No is the only word in this nearly wordless book. Said three times, it follows a young boy as he sets off in the city to mail a letter. Along the way he sees multiple acts of war: bombs, tanks, soldiers. He eventually meets a bully leaning on the mailbox and the young boy tells him, no and no! On the way home he sees acts of peace and people rebuilding together. It might be a book about war, it might be a book about bullies but I think it is really a book about children standing up for what they think is right and wrong in the world.

Tsunami! by Dimiko Kajikawa; illustrated by Ed Young

Ojiisan is the oldest and wealthiest man in his village. He lives on the mountainside with views of the village below and the vast ocean beyond. On the day of the yearly rice festival, Ojiisan thinks something doesn't feel right so he stays at home with his grandson. An small earthquake hits but it is not enough to stop the festivities. Ojiisan knows something is about to happen. Soon the ocean receded and Ojiisan knows a tsunami will be coming. The only way to warn the villagers is to light his entire rice crop on fire. The villagers coming running to help put out the fire and all are saved. Ojiisan lost his entire wealth to save all 400 villagers. The story is well told and creates suspense. Ed Young's cut paper illustrations are, as always, exquisite. A great addition to folk and fairytale collections.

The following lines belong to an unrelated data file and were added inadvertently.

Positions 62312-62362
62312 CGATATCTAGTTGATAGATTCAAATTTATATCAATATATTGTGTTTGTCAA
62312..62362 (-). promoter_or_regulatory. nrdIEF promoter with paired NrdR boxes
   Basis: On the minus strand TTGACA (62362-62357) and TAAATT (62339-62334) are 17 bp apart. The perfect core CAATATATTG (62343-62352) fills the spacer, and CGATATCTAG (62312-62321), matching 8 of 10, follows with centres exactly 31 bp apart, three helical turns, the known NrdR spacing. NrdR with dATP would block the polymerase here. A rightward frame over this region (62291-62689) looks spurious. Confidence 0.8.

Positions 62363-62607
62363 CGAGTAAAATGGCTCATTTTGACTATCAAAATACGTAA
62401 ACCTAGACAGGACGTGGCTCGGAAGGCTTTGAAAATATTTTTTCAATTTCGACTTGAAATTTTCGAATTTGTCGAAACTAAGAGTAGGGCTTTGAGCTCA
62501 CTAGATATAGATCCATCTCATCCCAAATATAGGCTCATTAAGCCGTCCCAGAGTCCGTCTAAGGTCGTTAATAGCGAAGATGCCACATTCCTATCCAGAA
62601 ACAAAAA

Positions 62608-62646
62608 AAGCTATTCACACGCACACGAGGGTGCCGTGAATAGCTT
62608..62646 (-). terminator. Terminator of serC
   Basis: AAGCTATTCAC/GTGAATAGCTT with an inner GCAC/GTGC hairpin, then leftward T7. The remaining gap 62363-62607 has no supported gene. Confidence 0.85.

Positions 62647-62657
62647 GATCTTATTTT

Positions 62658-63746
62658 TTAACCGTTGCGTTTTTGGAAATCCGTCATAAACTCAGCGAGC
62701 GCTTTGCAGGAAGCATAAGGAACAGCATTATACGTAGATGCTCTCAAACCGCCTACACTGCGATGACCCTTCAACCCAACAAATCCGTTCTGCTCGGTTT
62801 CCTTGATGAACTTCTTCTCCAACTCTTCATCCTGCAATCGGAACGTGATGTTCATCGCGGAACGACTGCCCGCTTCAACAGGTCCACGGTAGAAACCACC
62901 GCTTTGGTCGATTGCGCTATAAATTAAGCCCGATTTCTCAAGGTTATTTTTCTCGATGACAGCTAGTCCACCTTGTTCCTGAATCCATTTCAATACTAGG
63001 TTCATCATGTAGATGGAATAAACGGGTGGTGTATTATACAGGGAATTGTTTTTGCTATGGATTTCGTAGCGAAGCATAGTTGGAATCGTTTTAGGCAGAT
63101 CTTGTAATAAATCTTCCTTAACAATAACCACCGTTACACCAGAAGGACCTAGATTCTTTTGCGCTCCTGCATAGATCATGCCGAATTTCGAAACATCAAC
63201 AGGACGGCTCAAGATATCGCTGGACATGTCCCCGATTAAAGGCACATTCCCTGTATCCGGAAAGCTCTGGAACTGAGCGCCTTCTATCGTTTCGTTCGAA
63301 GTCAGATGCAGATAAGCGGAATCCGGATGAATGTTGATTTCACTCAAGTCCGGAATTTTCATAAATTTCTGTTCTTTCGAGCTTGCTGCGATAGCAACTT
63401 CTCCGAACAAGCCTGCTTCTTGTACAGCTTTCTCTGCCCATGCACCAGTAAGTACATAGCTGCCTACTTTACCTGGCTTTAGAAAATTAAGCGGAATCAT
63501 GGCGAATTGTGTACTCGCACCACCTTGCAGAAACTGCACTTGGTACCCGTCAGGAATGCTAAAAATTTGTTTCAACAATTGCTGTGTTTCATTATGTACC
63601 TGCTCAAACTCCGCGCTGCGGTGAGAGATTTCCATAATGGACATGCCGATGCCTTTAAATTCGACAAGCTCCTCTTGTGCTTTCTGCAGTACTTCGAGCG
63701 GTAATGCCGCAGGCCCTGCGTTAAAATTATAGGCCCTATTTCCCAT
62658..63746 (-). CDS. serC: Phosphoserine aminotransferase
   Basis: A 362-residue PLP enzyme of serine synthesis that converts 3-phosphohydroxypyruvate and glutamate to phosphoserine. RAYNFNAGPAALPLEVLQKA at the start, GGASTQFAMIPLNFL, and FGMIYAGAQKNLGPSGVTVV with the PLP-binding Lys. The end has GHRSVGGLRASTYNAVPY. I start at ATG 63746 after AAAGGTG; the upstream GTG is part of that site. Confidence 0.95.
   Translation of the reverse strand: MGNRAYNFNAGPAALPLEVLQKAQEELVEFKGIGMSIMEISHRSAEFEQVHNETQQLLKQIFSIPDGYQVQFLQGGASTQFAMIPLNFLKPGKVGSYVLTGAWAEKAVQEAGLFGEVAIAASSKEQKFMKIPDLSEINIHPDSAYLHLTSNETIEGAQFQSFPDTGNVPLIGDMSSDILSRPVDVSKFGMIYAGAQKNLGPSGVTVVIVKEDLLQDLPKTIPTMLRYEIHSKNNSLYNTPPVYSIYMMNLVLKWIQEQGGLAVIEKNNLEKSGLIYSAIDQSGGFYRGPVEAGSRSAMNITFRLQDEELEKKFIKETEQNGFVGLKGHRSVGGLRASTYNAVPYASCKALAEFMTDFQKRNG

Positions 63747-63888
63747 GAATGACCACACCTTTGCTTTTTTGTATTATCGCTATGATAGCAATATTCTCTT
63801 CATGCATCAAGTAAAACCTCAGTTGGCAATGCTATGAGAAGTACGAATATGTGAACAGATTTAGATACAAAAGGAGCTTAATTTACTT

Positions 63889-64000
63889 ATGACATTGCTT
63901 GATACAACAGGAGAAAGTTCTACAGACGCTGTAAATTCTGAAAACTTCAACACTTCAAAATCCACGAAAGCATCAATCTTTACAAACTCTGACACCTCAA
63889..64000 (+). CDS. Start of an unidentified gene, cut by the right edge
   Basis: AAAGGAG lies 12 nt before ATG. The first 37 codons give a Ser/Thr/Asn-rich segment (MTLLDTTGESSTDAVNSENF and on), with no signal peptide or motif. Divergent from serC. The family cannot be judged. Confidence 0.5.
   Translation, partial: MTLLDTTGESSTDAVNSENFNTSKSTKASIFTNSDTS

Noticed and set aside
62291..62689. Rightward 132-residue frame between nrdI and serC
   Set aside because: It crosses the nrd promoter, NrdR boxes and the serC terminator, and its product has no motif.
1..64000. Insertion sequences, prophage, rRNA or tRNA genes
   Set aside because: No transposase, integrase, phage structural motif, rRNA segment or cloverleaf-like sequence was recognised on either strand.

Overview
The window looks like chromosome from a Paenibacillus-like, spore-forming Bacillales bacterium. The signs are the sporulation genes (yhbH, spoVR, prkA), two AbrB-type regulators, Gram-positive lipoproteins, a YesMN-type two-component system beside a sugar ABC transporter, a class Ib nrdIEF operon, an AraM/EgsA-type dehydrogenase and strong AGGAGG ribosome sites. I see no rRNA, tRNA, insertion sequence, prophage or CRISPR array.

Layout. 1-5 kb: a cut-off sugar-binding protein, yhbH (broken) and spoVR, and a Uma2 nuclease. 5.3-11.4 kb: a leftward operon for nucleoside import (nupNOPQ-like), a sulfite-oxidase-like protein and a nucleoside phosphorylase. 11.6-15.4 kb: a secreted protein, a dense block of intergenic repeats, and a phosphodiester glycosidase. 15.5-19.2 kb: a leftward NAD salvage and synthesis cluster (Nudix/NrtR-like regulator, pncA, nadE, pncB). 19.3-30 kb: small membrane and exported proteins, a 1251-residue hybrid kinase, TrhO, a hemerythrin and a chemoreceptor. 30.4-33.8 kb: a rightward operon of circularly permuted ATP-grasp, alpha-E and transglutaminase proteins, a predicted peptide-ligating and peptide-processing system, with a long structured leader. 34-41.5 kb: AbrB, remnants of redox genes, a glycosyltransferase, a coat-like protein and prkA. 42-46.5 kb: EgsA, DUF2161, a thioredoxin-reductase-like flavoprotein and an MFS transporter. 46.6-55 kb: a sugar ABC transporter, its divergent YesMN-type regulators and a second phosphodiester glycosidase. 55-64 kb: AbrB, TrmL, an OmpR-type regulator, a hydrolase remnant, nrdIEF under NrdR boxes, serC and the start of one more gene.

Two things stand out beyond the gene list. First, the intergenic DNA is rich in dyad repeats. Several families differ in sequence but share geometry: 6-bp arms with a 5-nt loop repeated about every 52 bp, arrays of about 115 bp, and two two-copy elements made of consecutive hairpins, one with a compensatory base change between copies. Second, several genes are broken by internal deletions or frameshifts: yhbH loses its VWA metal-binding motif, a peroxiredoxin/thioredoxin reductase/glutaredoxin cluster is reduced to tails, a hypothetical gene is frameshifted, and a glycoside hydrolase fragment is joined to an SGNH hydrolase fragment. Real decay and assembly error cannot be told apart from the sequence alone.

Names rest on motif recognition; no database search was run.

Always in Trouble by Corinne Demas; illustrated by Noah Z. Jones

Toby is a very naughty dog. He digs in the garbage, he runs into the road, and he eats baked goods. Toby's family has had enough and Toby is sent to dog training school. Toby becomes the star of the class and responds to every command. But he is still naughty. He pees on the rug, he messes up the laundry and he digs in the garden. The family decides to send him back to school. A week later Toby is nearly perfect. He takes out the garbage, folds the laundry and bakes his own treats. I think the question I have and all the children reading the story will have is, what happened during the week Toby was away? The author doesn't tell us, and I think that's the real story here. Too bad it's missing.

Super Duck by Jez Alborough

It is hard to be Duck's friend. Nothing ever goes right and his friends always end up in the mud or in the mess. In this installment, Goat wants to fly his new kite with Sheep and Frog. And who comes along to save the day. Superduck. It all goes wrong as each time Duck tries to help the situation gets worse and worse. Frog ends up flying through the air and does end up saving his friend Frog. If you've followed Duck's other adventures, the exasperation from his friends will make sense.

Funny Farm by Mark Teague

Edward is a city dog who likes to visit his relatives on the farm. Edward is shown how to do the daily chores, and occasionally he likes to help. The story is scant, but as usual, Teague's illustrations are superb. A quick read that children will enjoy because of the detail given to the animals and antics on each page.

Princess Bess Gets Dressed by Margery Cuyler; illustrated by Heather Maione

Princess Bess must change her clothes for every new activity throughout her day. She couldn't possibly wear the same gown for breakfast as she does for painting. And the pantaloons she wears while climbing a tree will just not do for the ball. But what Bess likes to wear best is her underwear and nothing else. So underneath all the laces and pearls, she is a regular kid after all.